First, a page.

Activist communication traps: Reinforcing the “Descriptive Norm”

No way you humans ought to be the dom­i­nant species on this plan­et,” says Mis­ter Fox, siz­ing us up. “By forest stan­dards, you’re weak, you can’t see much or hear very well, your teeth are bet­ter suit­ed to cook­ies than com­bat, and your claws are a joke — oth­er than that Wolver­ine fel­low. But you’ve got one nice ace up your sleeve” he declar­es, pulling an ace from his sleeve, “You sure know how to tell sto­ries. And it’s through telling sto­ries that you learned the secret that made you the most dan­ger­ous ani­mal on earth: how to coop­er­ate. You learned a form of sto­ry­telling set in the future. The very first plan­ning meet­ing prob­a­bly went some­thing like ‘we’re going to hunt this mam­moth.’ You set the plot. Then you assigned roles and char­ac­ters and then played them out. ‘I’ll run at the mam­moth from behind scream­ing. He’ll run into that val­ley where you jump out from behind a rock with a spear and you and you will roll boul­ders down on him from above.’ Sud­den­ly, you were col­lec­tive­ly more pow­er­ful than a lion.”

Mis­ter Fox is right. But that coop­er­a­tion is hard to main­tain. It takes resources and ener­gy. So evo­lu­tion has made it resilient: we have all kinds of in-built men­tal mech­a­nisms that ensure we behave col­lec­tive­ly. And one of the strongest is the way we adjust our behav­iour to mod­el the behav­iour of those around us. The “descrip­tive norm” is what we per­ceive as “the thing every­one else does” and we’re hard-wired to con­form with it. Doing what every­one else does is easy, nat­u­ral, requires no cog­ni­tive pro­cess­ing what­so­ev­er. Watch any­one walk into a room where every­one is look­ing up at the ceil­ing, you’ll see them look up at the ceil­ing. Walk into a room full of tuxe­dos in your jeans? No mat­ter how com­fort­able those jeans felt on the street five min­utes ago, they feel uncom­fort­able now. You’re out of synch with the rest of the tribe. At a fes­ti­val where every­one is drop­ping their plas­tic cups on the ground? You’re extreme­ly like­ly to take that as per­mis­sion to drop yours.

Mis­ter Fox: “Most of your audi­ence just dis­agreed with you. They’re a bunch of gree­nies. They told them­selves they wouldn’t drop that cup. They don’t lit­ter.”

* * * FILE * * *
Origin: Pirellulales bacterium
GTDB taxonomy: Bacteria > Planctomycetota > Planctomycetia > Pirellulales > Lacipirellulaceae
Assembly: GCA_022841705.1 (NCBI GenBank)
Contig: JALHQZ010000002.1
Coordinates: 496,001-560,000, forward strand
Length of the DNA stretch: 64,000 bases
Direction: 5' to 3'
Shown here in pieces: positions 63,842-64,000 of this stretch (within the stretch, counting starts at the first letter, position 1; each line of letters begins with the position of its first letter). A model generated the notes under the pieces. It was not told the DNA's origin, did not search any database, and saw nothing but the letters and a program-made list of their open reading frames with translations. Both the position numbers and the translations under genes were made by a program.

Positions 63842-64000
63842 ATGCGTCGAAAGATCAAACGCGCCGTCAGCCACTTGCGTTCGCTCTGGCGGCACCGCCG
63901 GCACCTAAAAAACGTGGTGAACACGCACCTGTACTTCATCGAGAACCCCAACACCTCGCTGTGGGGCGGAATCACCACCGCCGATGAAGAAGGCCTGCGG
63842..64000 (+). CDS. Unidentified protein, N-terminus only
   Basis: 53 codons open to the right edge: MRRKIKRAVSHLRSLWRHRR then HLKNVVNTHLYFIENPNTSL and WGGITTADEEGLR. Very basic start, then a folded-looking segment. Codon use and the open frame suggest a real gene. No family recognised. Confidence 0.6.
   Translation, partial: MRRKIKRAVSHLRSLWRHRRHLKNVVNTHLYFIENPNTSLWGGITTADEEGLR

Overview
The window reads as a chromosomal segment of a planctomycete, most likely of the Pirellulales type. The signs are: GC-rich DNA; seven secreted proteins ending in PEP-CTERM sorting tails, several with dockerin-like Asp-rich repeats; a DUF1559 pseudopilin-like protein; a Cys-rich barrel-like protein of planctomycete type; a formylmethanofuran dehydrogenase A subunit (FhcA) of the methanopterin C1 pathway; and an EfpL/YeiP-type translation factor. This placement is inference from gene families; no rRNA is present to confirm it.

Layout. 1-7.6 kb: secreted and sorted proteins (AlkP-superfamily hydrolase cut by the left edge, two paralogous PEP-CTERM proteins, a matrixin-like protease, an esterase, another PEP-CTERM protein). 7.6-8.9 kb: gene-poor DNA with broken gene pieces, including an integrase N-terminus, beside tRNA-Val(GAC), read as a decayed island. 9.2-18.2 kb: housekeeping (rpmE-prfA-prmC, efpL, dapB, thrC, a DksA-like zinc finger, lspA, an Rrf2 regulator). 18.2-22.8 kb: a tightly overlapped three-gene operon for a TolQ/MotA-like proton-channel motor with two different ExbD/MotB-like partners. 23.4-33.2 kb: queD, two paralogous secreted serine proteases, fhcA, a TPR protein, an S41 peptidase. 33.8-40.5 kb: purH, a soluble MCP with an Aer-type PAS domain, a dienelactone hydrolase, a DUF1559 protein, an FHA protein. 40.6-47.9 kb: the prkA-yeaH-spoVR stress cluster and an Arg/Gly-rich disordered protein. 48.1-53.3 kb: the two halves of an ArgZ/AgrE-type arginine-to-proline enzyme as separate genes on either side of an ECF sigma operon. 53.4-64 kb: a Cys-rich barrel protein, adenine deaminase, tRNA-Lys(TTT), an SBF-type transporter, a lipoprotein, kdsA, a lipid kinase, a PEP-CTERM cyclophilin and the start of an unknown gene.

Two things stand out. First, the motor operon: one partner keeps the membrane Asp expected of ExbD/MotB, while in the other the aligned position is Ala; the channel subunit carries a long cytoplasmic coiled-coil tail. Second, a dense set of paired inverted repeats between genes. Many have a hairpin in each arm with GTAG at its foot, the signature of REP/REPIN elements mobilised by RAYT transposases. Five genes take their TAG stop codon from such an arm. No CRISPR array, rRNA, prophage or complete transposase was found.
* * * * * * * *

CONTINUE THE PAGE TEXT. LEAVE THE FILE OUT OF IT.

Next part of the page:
Ah, and Mis­ter Fox is right. When instead of doing what the crowd does, you seek out a recy­cle bin, you’re fol­low­ing the “Injunc­tive Norm” — the thing you per­ceive as what every­one OUGHT to do. And most of us who are social change mak­ers, pro­gres­sives, envi­ron­men­tal­ists, activists, what have you, do just that. But here’s the thing: it’s HARD. It requires buck­ing the descrip­tive norm, which comes nat­u­ral and requires no thought.

The injunc­tive norm is a rule that your brain eval­u­ates: you shouldn’t eat those cook­ies if you’re try­ing to lose weight; you shouldn’t fly when you can take the train to save car­bon; you should bring your water bot­tle with you when you go out so you don’t buy a sin­gle use plas­tic bot­tle.  And we run those rules through a cog­ni­tive maze that weighs the cost of com­pli­ance again­st the pre­ceived val­ue or ben­e­fit and, whether we know it or not, the essen­tial ques­tion: how dif­fer­ent will this make me from my group? How will this make me a bet­ter or worse match for the group I am in or aspire to be a part of? How will oth­ers per­ceive my suit­abil­i­ty for inclu­sion? What is every­one else in my group doing?

So, for exam­ple, if you’re eval­u­at­ing whether to put on a tie or not, you’re going to eval­u­ate the set­ting you’re head­ing into. Pic­nic? No tie — nobody else will be wear­ing one. Meet­ing at a For­tune 500 com­pa­ny? Tie. Now this may be hard to accept, but we run eth­i­cal injunc­tions through the same test — some­times con­scious­ly, some­times uncon­scious­ly. Some­one who would nev­er, ever drop a piece of lit­ter in a beau­ti­ful park might very hap­pi­ly toss their plas­tic beer cup on the ground at that fes­ti­val lit­tered with beer cups because the organiser’s haven’t pro­vid­ed con­ve­nient recy­cling loca­tions. It might be just as incon­ve­nient to not lit­ter the park, but that key excuse: “every­one else is doing it,” isn’t there in the park, it is in the sta­di­um. You won’t feel like a bad per­son, or look like a bad per­son, by doing what every­one else is doing and toss­ing your beer cup to the floor. You won’t even think of it as lit­ter­ing, you won’t put it through a cog­ni­tive maze. Doing as every­one else does requires no reflec­tion or effort: it’s the eas­i­est rule of social behav­iour and gets rein­forced every min­ute of our lives that we wear clothes like every­one else or imi­tate each oth­ers speech pat­terns or fol­low the rit­u­als of human or cul­tur­al behav­iour from what’s accept­able eye con­tact to how we express our emo­tions.

Now, let’s look at what hap­pens when we hear a piece of activist com­mu­ni­ca­tions like this:

Plas­tics dumped into the world’s oceans may out­weigh fish by the year 2050.